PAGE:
On Sunday, the weather remained cloudless and sunny, though much milder and perfect for an outdoor wedding ceremony. The bridesmaids all had to be present at 9am for hair and makeup appointments, while we were all rolling in around 1:30p.m. After getting ready (we all looked pretty spiffy in our tux get-ups), the ceremony was ready to start. My friend Elise and I were the first pairing of the bridal party to make the long walk from the mansion to the lawn area where everyone was seated for the ceremony itself. Making that walk made me think about all the good times my college friend group had over the last four years, that we were all about to assume new levels of responsibility in our jobs and family lives, and that no matter what we would always make the effort to stay in touch and allow our friendships to grow.
I felt like a kid pretending to be grown up, the significance of wedding vows not quite impressing upon me, myself still so far from such a life milestone and really just looking for my next great adventure in any form. Listening to my friends read their vows almost brought me to tears. For two at such a young age, their connection with each other and their demeanors emanate maturity and depth well beyond their years. With the conclusion of the ceremony and our long walk back to the mansion, the party was just beginning. We sat down for dinner and enjoyed the elegant layout of the dining room and the grand staircase down which the bride and groom made an even more elegant entrance. After more life chats and catching up with other table 11 guests (and eating the delicious wedding cake), the dance floor opened up and everyone was able to dance away their worldly problems and enjoy life with our newly married friends for the night. Toward the end of the night, all the guests gathered on the path outside with lit sparklers, creating a dazzling sendoff scene for the bride and groom. At the end of the night, I drove him feeling such euphoria, a happiness for my friends, from being with my friends, and a general excitement I tend to feel as I begin new life stages.
The next day, I once again gathered my things and flew back to Boston, getting ready to settle one and for all in Vermont until September. And that’s where you can find me now. I’m getting into the swing of my internship for the summer and really creating my own niche here in Quechee. I would love for anyone to come visit, just as equally as I’m excited to have ample down time to organize my life and enjoy a summer of leisure and breathtaking scenery. So much has happened in my life over the past month, just as so much has happened across the country and across the globe. In so many ways, it just feels like something big is building behind the scenes and I don’t think that’s just the romanticized thoughts of an anxious recent college graduate. This is such a unique point in time, where people are being forced to accept the changes occurring to the environment and regarding the differences between people even as the world becomes more globally connected. Sometimes these reactions are extremely positive and in an alarmingly large number of cases, very negative and inconceivable. As I figure out my next path, I more so hope to contribute to a culture of positivity and learn how I can use my best talents to make the greatest change for the betterment of others.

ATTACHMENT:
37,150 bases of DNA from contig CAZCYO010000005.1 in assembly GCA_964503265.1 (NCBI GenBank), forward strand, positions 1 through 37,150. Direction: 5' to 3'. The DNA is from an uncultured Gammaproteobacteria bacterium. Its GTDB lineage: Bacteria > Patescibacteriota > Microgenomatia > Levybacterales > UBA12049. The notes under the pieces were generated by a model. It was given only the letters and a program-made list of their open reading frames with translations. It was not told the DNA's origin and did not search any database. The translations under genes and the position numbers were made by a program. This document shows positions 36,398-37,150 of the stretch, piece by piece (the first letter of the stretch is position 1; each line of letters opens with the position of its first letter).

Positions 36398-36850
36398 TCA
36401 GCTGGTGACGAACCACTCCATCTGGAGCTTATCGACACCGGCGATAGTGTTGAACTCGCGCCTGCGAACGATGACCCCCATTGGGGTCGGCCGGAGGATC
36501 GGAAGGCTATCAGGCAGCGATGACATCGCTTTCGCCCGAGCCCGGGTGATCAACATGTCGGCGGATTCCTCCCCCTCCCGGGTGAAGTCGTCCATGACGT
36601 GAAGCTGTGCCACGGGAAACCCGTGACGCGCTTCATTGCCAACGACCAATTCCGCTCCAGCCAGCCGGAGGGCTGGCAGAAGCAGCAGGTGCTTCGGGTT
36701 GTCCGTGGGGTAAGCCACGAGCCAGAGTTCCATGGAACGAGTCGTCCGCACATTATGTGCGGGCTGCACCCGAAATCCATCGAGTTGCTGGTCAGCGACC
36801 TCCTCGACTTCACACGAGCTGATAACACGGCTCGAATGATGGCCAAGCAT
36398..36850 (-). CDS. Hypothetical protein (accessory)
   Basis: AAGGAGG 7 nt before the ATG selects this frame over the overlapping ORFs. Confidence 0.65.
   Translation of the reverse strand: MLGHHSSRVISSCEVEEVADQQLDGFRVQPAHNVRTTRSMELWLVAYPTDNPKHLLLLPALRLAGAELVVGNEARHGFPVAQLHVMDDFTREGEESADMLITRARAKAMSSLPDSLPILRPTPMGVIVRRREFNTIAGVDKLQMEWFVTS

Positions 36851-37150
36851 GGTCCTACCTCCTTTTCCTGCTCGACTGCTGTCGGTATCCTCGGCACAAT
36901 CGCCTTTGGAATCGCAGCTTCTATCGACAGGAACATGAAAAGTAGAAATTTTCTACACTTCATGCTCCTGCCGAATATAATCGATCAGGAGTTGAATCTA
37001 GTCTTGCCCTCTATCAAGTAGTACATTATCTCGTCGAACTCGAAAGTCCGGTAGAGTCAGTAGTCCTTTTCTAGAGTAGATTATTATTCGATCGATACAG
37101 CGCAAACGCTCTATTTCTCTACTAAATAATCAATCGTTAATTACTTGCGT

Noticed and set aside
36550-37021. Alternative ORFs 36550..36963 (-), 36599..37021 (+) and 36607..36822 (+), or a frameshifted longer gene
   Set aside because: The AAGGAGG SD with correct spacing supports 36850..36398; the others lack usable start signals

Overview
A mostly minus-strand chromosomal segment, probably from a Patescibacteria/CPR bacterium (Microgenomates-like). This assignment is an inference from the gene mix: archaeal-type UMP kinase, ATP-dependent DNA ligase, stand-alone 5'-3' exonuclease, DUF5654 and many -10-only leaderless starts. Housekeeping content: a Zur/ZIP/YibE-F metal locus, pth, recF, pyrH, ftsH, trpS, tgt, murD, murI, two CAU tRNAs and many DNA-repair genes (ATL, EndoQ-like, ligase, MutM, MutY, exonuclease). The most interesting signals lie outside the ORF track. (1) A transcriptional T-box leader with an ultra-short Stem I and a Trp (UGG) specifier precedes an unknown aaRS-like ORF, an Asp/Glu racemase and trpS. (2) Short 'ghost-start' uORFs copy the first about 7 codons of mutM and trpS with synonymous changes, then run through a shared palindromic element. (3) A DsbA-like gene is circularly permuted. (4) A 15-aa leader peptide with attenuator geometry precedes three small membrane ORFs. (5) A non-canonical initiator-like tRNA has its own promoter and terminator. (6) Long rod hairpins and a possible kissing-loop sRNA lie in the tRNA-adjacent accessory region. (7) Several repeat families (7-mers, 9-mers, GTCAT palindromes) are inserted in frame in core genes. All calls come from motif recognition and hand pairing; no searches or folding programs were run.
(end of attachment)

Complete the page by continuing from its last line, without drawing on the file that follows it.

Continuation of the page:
I promise I will keep in touch and keep you informed about my summer plans and any news I have to share. This will be my longest post by far, seeing as so many eventful things have happened to me recently. My hope was to give you a better understanding of what I’ve been up to lately and also how I’ve reacted to the different things I’ve experienced. In that same way, I’d love to hear about what all of you are up to and where your fortunes are ahead.
Until next time,